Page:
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FREE RESOURCES • Traditions & Trivia • Ancient Traditions • Anniversary Gifts • Birthstones and Flowers • Flower Meanings

ancient wedding traditions

Did you ever wonder how wedding traditions like carrying the bride over the threshold got started? Or why couples typically go on a honeymoon after the wedding? Read on for answers to these questions and more!

Traditions

Wedding Rings

Carrying the Bride over the Threshold

Parents Giving the Bride Away

Bridal Attire: 

The custom of the bride wearing a white dress dates back to the Roman Empire. The Latin word for 'white' also means 'pure', and wearing white when getting married was thus a symbol of purity.

The Bridal Shower:

The tradition of "showering" the bride with gifts originated with the Dutch, who passed down a folktale about a young girl in love with a poor miller. The girl's father was so upset at the prospect of their marriage that he refused to provide the customary dowry. In order that the couple might marry anyway, their friends "showered" them with gifts so that they could start their new life together. Today there are many different types of bridal and wedding showers, many planned around a particular theme.

The Bridal Veil:

The tradition of the bride wearing a veil is also a Roman tradition, as is the wearing of a white dress. To the Romans, as well as the Greeks, the veil was a sign of youth and purity. In some cultures, the veil was worn so that evil spirits could not identify the bride and harm her. In other cultures, particularly in Asia and the Middle East, the veil began as a sign of modesty, and the custom of hiding the bride's face until after the ceremony is still practiced today. The custom continues in our open society because of its romantic aura. Rumor has it that the fashion for lace wedding veils started with Nelly Curtis, who married President George Washington's aide. The story goes that her fiancé was so taken with her beauty after seeing her through a curtain, Nelly added one to her bridal attire.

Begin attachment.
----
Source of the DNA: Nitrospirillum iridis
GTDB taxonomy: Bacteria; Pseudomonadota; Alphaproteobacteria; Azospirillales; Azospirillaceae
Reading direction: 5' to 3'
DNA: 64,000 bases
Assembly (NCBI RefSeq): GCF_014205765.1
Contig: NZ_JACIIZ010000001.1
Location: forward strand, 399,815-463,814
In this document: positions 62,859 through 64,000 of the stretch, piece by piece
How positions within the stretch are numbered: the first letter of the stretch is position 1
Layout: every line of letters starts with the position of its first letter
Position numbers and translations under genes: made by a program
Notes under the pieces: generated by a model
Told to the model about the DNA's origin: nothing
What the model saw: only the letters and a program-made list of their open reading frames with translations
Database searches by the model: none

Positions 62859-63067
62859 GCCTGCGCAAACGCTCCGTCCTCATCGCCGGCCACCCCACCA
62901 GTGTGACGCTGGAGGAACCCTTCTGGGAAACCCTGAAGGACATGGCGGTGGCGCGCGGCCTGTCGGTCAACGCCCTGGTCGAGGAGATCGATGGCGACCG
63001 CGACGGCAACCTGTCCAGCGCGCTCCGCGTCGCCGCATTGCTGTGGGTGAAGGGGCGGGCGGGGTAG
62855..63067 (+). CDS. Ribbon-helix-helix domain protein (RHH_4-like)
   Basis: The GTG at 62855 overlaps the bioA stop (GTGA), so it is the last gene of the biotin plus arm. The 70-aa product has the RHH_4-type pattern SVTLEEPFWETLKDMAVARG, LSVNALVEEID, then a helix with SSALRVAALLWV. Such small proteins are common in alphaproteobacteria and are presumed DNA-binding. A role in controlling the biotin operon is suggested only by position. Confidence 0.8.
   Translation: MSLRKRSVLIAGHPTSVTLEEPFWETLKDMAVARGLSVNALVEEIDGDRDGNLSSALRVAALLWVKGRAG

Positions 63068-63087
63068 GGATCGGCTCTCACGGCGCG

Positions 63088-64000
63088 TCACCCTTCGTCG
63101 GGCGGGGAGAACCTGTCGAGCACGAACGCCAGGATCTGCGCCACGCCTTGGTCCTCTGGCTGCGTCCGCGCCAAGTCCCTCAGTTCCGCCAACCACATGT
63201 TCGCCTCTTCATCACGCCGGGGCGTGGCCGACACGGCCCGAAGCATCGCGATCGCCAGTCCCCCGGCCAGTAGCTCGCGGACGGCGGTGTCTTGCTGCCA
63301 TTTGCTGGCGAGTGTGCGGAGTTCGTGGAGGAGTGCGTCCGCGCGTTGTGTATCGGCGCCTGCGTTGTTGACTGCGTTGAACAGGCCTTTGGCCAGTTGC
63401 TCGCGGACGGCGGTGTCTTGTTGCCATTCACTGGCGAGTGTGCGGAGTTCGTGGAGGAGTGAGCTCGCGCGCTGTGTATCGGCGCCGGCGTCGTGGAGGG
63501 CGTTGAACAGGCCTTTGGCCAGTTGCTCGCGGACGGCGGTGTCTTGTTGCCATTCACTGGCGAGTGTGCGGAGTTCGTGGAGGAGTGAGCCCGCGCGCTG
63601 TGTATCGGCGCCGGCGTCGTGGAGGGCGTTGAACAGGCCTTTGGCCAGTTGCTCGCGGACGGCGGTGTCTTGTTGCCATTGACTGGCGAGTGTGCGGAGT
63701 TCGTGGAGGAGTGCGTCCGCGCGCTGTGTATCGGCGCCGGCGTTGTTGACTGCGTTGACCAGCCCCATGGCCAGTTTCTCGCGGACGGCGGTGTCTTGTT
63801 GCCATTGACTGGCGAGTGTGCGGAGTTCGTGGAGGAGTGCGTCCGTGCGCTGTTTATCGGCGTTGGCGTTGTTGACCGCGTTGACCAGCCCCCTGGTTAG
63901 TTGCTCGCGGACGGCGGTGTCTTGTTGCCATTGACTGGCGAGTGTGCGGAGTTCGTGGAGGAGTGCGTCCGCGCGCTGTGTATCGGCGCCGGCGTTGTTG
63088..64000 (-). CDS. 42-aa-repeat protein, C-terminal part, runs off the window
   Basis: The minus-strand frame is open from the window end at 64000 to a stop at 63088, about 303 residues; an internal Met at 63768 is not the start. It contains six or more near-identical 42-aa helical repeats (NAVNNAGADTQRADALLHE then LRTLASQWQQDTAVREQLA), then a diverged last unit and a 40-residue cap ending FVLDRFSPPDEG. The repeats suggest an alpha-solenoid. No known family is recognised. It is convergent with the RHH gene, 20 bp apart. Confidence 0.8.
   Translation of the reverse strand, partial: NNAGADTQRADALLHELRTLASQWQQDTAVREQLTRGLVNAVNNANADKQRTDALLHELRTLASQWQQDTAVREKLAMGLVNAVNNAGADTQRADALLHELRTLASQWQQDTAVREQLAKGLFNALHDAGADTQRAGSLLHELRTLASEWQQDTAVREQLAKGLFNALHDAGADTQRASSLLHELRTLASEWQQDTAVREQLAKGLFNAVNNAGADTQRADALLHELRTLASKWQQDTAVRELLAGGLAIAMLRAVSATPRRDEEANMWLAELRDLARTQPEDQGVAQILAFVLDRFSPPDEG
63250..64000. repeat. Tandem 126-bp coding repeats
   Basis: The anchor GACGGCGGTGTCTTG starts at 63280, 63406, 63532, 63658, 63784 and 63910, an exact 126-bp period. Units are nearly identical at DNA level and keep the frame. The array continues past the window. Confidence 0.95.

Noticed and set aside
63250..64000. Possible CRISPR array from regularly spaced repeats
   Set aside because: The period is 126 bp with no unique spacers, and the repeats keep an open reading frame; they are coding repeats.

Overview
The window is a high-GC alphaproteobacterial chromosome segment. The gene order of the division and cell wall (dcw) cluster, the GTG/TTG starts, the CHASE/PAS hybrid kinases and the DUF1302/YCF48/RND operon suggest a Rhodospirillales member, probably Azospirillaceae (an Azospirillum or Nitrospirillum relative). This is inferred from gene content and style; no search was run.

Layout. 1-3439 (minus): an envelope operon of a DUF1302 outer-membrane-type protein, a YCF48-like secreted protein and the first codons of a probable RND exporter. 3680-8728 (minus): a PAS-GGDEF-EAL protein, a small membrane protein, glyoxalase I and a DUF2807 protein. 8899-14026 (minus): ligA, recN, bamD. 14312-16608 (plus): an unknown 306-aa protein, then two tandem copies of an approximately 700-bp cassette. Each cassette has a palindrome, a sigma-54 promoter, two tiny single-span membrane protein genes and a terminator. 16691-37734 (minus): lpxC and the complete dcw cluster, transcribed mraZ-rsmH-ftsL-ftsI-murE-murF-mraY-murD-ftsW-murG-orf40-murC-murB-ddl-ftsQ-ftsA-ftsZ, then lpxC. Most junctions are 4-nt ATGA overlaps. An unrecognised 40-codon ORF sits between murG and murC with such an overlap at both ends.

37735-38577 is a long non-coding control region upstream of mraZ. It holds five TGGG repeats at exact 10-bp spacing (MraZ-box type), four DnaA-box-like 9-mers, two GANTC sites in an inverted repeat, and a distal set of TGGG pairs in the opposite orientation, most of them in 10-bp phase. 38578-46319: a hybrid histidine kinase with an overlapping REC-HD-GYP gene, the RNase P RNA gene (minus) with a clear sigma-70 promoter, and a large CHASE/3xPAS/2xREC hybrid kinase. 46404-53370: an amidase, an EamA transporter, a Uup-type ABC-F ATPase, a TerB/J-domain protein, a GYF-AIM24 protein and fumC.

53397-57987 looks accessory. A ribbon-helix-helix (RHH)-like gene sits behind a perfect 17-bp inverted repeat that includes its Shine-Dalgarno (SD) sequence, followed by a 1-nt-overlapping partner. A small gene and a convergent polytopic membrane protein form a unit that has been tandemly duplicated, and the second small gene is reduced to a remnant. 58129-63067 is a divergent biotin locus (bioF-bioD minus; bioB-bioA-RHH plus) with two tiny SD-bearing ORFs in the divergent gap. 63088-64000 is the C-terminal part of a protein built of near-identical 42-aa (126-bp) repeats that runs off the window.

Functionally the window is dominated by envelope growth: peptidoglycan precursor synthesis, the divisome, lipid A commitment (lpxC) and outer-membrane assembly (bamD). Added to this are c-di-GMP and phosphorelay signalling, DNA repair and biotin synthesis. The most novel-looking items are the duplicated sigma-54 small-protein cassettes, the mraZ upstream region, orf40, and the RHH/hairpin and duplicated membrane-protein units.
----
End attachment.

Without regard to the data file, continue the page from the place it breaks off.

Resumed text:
Carrying the Bride Over the Threshold:

Similar to the tradition of the bridal veil, carrying the bride over the threshold of her new home was meant to protect her from evil spirits with bad intentions. Probably from evil spirits with good intentions as well. Another explanation for this tradition involves the belief that if the bride were to trip over the threshold, her marriage would be filled with ups and downs as well. Because of this, the groom carried her to prevent the possibility of her falling (and dooming him to a life of marital chaos as well!).

Diamonds:

As one of the hardest materials on Earth, diamonds are an obvious choice to symbolize enduring love. This idea appealed to the ancient Italians, as did the Greeks, who additionally viewed the flame of a white diamond as a reflection of the bright flame of love.

Garters:

There are many traditions associated with wedding garters. One of the most familiar is "one to keep and one to throw", where the bride wears two garters. One garter is relatively simple and inexpensive and is used for the garter toss to the unmarried men at the reception. The other is typically more elaborate, and is often an heirloom item, or one that is destined to become one. Tradition says that if the garter is given to the bride by a friend, that friend will soon become engaged. Sort of a shortcut to catching the bouquet, apparently.